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Saturday, March 7, 2009

LDP members to return Nishimatsu cash


Staff writer

Two ruling party lawmakers who received political funds from scandal-tainted Nishimatsu Construction Co. denied any wrongdoing Friday but said they have decided to return the money for ethical reasons.

News photo
In focus: Economy, Trade and Industry Minister Toshihiro Nikai (right), who is believed to be prosecutors' next target in the probe into illicit donations from Nishimatsu Construction Co., attends an Upper House Budget Committee session Friday with Prime Minister Taro Aso. KYODO PHOTO

Prosecutors have begun examining contributions Nishimatsu made to a Liberal Democratic Party faction headed by Economy, Trade and Industry Minister Toshihiro Nikai, it was revealed Friday.

"There is absolutely no reason for a special investigation," Nikai told reporters Friday, denying he had engaged in any illegal activity.

Nikai has admitted that the political groups headed by ex-Nishimatsu officials bought about ¥8.4 million worth of his faction's party tickets. It is normal for lawmakers to sell party tickets as a way of raising funds.

Although Nikai denied any illegality concerning the money, he revealed that he and his faction decided to return the full amount "from an ethical viewpoint."

"There is nothing at all illegal" about the party tickets, Nikai said. "Some experts say that there is no need to return the money, but it concerns (the people's) trust in politics so we have decided it would be better to give it back for moral reasons."

Chief Cabinet Secretary Takeo Kawamura fully backed Nikai at a news conference Friday morning.

Nikai told Kawamura "there was absolutely nothing to worry about," the government's top spokesman said. "He said not to worry and I believe him."

Shunichi Yamaguchi, a special adviser to Prime Minister Taro Aso on regional revitalization, also received ¥2 million from one of the Nishimatsu-related groups in 2004. While also denying any wrongdoing, Yamaguchi said he too decided to return the money from "a moral standpoint."

"To put it in simple terms, it is unpleasant," Yamaguchi told reporters Friday. "I feel like I've been dragged into something fishy."

However, he admitted that he does not yet know how to return the money or to whom, since both political organizations have been disbanded.

Earlier this week, Takanori Okubo, chief secretary to Democratic Party of Japan head Ichiro Ozawa, was arrested on allegations for violating the Political Funds Control Law.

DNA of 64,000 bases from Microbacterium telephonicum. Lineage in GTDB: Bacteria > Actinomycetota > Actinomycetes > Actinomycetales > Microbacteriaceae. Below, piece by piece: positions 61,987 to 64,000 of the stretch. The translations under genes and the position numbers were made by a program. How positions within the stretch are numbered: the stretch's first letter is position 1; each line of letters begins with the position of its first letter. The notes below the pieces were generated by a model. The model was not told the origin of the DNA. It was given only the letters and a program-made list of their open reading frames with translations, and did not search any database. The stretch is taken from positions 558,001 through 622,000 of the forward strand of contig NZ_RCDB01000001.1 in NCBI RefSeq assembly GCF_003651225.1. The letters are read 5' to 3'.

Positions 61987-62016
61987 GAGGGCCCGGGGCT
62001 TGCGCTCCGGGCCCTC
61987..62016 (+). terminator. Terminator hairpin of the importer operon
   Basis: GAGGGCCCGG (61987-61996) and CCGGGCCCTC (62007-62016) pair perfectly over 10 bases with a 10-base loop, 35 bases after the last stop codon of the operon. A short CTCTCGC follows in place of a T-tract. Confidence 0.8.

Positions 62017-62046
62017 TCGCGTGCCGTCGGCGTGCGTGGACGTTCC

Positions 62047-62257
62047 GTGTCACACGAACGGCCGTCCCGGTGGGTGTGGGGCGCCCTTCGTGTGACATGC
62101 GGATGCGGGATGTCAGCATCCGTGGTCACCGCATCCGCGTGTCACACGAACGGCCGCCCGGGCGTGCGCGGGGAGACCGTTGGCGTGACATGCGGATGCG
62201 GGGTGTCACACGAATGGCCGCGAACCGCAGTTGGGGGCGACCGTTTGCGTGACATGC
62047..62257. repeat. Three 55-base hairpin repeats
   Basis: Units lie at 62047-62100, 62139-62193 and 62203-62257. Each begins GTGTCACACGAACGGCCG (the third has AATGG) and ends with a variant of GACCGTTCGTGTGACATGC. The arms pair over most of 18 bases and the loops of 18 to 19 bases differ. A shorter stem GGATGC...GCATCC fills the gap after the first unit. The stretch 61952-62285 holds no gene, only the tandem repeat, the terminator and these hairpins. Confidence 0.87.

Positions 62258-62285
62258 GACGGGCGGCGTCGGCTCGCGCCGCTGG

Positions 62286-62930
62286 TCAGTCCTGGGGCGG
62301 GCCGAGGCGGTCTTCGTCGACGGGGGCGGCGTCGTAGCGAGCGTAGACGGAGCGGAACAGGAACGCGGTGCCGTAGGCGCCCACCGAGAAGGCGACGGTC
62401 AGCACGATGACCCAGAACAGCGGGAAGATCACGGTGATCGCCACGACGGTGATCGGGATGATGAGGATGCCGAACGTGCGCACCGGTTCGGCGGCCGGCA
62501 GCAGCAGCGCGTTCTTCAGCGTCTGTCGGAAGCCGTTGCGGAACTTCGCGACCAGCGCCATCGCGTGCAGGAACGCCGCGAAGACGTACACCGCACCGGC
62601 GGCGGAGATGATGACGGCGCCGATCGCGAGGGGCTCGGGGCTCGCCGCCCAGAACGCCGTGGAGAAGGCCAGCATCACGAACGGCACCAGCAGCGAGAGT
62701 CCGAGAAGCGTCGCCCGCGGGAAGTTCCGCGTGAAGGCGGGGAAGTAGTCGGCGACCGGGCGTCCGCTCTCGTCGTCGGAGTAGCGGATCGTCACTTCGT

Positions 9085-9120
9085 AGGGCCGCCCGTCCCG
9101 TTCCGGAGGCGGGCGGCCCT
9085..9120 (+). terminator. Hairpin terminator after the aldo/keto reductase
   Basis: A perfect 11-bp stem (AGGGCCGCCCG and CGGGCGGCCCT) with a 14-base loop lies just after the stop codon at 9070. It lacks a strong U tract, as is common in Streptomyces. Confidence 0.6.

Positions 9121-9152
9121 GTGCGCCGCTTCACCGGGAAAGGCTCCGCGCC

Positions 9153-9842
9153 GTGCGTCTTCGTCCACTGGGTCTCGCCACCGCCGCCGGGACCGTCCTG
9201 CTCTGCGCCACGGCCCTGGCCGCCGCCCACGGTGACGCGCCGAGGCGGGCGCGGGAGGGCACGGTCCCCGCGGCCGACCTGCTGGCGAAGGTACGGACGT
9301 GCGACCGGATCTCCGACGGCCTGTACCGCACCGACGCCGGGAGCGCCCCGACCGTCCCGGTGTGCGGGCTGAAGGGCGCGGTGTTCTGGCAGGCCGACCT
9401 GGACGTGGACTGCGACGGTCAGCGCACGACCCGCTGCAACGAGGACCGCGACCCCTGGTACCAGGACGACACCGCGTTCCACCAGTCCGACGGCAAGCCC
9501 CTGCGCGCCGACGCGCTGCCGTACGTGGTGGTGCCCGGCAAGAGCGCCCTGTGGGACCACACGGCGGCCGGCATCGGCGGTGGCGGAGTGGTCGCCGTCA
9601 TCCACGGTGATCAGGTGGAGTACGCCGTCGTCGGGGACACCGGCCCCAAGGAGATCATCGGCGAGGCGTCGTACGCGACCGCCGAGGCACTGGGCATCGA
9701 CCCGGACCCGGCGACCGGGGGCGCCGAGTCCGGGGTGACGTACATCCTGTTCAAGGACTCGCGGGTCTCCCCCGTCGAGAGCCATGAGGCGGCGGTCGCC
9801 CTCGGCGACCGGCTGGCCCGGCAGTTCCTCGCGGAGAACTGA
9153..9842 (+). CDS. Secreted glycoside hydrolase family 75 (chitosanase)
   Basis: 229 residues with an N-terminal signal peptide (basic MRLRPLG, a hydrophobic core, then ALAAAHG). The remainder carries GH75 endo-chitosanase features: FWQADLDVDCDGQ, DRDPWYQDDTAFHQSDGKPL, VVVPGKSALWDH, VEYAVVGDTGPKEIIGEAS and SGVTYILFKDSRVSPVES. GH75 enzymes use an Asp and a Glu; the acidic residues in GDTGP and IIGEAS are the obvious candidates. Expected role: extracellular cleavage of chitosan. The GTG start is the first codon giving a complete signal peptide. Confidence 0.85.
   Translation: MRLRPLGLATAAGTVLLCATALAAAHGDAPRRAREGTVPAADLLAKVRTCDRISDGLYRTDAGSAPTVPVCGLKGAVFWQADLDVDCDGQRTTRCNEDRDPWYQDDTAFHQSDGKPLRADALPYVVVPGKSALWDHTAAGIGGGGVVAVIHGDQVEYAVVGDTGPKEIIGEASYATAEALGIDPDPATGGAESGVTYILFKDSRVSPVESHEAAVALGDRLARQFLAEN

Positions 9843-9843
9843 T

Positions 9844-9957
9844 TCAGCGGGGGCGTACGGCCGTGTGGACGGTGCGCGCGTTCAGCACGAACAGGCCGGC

Okubo was also chief accountant of Ozawa's political funds management body, Rikuzankai, which allegedly accepted ¥21 million from the two political groups in question despite knowing that the money was actually being funneled through them by Nishimatsu.

Ozawa flatly denied the prosecutors' allegations and declared his intention to remain as president of the DPJ.

According to the Political Funds Control Law, a company cannot give donations directly to lawmakers but it can make contributions to political parties.

The two political groups headed by former Nishimatsu officials have made donations to various heavyweights in both the ruling and opposition parties, including former Prime Minister Yoshiro Mori, former Finance Minister Koji Omi and DPJ Diet affairs chief Kenji Yamaoka.

Cabinet slams Ozawa

Kyodo News

Members of Prime Minister Taro Aso's Cabinet on Friday denounced opposition leader Ichiro Ozawa for accusing prosecutors of abusing state authority in arresting his top secretary.

"It is not possible for the state to abuse its power in an investigation," Chief Cabinet Secretary Takeo Kawamura claimed, rebutting Ozawa's allegation that the arrest earlier this week of Takanori Okubo on suspicion of taking illegal donations from political organizations related to Nishimatsu Construction Co. was politically motivated.

Justice Minister Eisuke Mori concurred. "I doubt there is a crucial correlation between (the arrest) and the political situation or the timing for a general election," Mori said.

A Lower House general election must be held by fall.

Seiko Noda, state minister in charge of consumer affairs, chastised Ozawa by referring to a much-publicized Democratic Party of Japan campaign slogan.

The DPJ, Noda said, often claims it "pursues 'clean politics,' but if the allegation turns out to be true, then it's in the same boat as the Liberal Democratic Party, which has often been criticized as corrupt.

"I hope President Ozawa continues to assume his responsibility to explain (what actually happened)."

Given that the scandal could possibly affect some LDP lawmakers who have received donations from Nishimatsu, many of Aso's Cabinet ministers, however, appeared hesitant to become overly aggressive in their attacks on Ozawa and the DPJ.



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